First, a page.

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ACUTE FLACCID MYELITIS: A POLIO-LIKE ILLNESS PARENTS SHOULD KNOW ABOUT

Mya Care Blogger 19 Feb 2024
ACUTE FLACCID MYELITIS: A POLIO-LIKE ILLNESS PARENTS SHOULD KNOW ABOUT

As a parent, it can be terrifying to see your child suddenly experience muscle weakness or paralysis. Unfortunately, this is the reality for many families who have children diagnosed with Acute Flaccid Myelitis (AFM). If left untreated, this rare but severe condition that affects the spinal cord can cause irreversible damage.

In this article, we will discuss what AFM is, its symptoms, treatment, and why it is important for parents to be aware of this condition.

What Is Acute Flaccid Myelitis?

Acute Flaccid Myelitis (AFM) is a rare neurological condition that affects the spinal cord, causing sudden muscle weakness or paralysis. It is often referred to as a "polio-like illness" because it shares some similarities with polio, a disease caused by the poliovirus, which also leads to muscle weakness and paralysis. However, AFM is not caused by the poliovirus and is a separate condition.

AFM affects the gray matter of the spinal cord, which is responsible for controlling muscle movement. When this area becomes inflamed, it can disrupt the signals between the brain and muscles, leading to muscle weakness or paralysis. In some cases, AFM can also affect the nerves that control breathing and swallowing, making it a life-threatening condition.

While causes have yet to be confirmed, AFM is very closely associated with viral illness.

Prevalence of Acute Flaccid Myelitis

It is difficult to know the prevalence of AFM, due to various factors, including lack of standardized diagnostics, potential underreporting, and limited data collection. Currently, the numbers are estimated to be very low, roughly approximating 1-15 people per million (these are higher in Afghanistan due to a lack of polio vaccine implementation). However, it is crucial to remember that AFM can occur even in highly vaccinated populations, although at lower frequencies.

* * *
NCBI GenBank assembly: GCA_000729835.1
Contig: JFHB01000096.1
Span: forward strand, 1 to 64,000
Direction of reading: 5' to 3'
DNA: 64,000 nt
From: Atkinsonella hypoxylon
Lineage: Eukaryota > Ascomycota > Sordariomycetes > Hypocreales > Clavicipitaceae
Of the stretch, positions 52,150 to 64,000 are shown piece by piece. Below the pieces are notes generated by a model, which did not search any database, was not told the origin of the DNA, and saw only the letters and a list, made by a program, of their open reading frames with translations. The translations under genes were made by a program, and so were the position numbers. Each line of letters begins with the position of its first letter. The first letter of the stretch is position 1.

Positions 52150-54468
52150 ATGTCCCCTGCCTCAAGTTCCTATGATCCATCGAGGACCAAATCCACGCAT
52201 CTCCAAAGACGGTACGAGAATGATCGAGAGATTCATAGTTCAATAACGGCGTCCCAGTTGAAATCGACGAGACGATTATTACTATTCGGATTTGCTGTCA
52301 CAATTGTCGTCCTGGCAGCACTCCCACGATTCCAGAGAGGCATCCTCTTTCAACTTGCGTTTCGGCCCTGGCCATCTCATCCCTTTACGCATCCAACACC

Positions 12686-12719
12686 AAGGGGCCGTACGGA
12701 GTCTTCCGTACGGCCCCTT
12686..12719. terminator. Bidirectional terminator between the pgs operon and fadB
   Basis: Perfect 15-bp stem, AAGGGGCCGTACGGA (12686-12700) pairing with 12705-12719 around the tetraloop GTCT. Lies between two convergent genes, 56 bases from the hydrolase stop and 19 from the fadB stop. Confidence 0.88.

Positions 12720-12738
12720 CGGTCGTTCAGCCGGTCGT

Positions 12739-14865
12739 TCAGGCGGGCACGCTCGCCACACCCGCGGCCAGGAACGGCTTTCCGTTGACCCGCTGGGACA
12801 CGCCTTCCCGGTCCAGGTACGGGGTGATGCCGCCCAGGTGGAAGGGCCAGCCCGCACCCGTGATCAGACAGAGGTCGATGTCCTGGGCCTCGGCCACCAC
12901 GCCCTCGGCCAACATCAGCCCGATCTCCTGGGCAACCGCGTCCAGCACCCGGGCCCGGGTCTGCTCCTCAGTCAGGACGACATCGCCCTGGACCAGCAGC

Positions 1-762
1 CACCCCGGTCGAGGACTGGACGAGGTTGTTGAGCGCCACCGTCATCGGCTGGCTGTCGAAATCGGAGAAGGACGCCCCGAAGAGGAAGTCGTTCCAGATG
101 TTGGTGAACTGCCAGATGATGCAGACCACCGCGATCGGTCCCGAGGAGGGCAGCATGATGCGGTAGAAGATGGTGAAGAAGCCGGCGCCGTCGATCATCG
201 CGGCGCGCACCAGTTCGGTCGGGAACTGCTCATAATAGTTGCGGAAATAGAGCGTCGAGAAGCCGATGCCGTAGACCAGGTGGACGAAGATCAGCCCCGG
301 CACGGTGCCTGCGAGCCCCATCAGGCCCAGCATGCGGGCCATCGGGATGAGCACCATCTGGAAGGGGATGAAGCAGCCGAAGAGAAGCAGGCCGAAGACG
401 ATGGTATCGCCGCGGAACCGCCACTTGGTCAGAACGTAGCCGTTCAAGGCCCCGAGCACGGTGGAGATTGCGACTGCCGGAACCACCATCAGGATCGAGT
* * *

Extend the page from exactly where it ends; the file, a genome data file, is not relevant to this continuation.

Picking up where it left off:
Sporadic viral outbreaks are associated with AFM, with documented cases occurring in different parts of the world in limited numbers. Since its first identification in 2014, the Centers for Disease Control and Prevention (CDC) in the United States have reported an increase in AFM cases every two years, with peaks in late summer and early fall[1]. A very similar trend has been noted in Europe with regard to viral outbreaks that may promote AFM.[2]

Why was there no outbreak of AFM in 2020? The absence of an outbreak of AFM in 2020 is possibly due to the implementation of COVID-19 prevention measures, which likely reduced the transmission of AFM-associated viral transmissions. These measures could have helped identify and contain potential outbreaks before they become widespread.

Acute Flaccid Myelitis Symptoms

Sudden muscular weakness or paralysis, generally in one or more limbs, is the most prevalent symptom of AFM. This weakness can progress rapidly, sometimes within hours, and can affect both arms and legs.[3]

Another name for AFM muscle weakness is flaccidity, referring to hyporeflexia (non-responsiveness) of the affected limbs. Hence, the name Acute Flaccid Paralysis or Myelitis (myelitis is inflammation of the spinal cord).

Flaccidity is very often preceded by a fever or viral infection and is not often symmetrical when either side of the body is compared.

Other symptoms may include:

  • Difficulty moving the eyes
  • Drooping eyelids
  • Difficulty swallowing or speaking
  • Facial droop or weakness
  • Slurred speech
  • Difficulty breathing
  • Loss of bladder or bowel control
  • Headache
  • Neck pain and stiffness

It is important to note that not all children with AFM will experience all of these symptoms. Some may only have muscle weakness, while others may have a combination of symptoms.

The symptoms are the worst in the initial phase of the disease, which can last days to weeks. After this phase, some improvements are noted (such as restored facial muscle responsiveness), yet residual muscle weakness and physical disability are often lifelong. Full recovery can be seen in up to 10% of cases.